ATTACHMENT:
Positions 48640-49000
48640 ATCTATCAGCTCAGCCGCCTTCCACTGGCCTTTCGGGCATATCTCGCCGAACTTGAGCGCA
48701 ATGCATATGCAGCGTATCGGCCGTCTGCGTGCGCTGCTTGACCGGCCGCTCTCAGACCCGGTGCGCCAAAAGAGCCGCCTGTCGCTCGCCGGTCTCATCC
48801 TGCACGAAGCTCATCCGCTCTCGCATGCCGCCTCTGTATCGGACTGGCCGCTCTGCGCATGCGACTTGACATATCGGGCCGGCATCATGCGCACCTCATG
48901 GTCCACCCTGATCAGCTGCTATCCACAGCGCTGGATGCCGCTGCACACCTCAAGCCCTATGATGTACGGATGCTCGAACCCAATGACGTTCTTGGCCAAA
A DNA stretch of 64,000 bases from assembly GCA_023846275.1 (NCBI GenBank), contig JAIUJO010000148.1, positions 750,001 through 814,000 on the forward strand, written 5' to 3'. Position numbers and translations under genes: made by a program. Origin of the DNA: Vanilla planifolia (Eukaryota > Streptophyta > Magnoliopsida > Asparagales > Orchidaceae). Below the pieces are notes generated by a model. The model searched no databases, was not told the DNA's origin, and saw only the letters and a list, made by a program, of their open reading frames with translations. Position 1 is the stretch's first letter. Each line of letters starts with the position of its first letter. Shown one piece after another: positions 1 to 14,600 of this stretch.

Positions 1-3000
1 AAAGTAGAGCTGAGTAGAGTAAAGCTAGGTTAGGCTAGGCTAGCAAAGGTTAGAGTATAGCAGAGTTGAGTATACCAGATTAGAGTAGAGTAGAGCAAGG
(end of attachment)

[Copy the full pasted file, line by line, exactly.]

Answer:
Positions 48640-49000
48640 ATCTATCAGCTCAGCCGCCTTCCACTGGCCTTTCGGGCATATCTCGCCGAACTTGAGCGCA
48701 ATGCATATGCAGCGTATCGGCCGTCTGCGTGCGCTGCTTGACCGGCCGCTCTCAGACCCGGTGCGCCAAAAGAGCCGCCTGTCGCTCGCCGGTCTCATCC
48801 TGCACGAAGCTCATCCGCTCTCGCATGCCGCCTCTGTATCGGACTGGCCGCTCTGCGCATGCGACTTGACATATCGGGCCGGCATCATGCGCACCTCATG
48901 GTCCACCCTGATCAGCTGCTATCCACAGCGCTGGATGCCGCTGCACACCTCAAGCCCTATGATGTACGGATGCTCGAACCCAATGACGTTCTTGGCCAAA
A DNA stretch of 64,000 bases from assembly GCA_023846275.1 (NCBI GenBank), contig JAIUJO010000148.1, positions 750,001 through 814,000 on the forward strand, written 5' to 3'. Position numbers and translations under genes: made by a program. Origin of the DNA: Vanilla planifolia (Eukaryota > Streptophyta > Magnoliopsida > Asparagales > Orchidaceae). Below the pieces are notes generated by a model. The model searched no databases, was not told the DNA's origin, and saw only the letters and a list, made by a program, of their open reading frames with translations. Position 1 is the stretch's first letter. Each line of letters starts with the position of its first letter. Shown one piece after another: positions 1 to 14,600 of this stretch.

Positions 1-3000
1 AAAGTAGAGCTGAGTAGAGTAAAGCTAGGTTAGGCTAGGCTAGCAAAGGTTAGAGTATAGCAGAGTTGAGTATACCAGATTAGAGTAGAGTAGAGCAAGG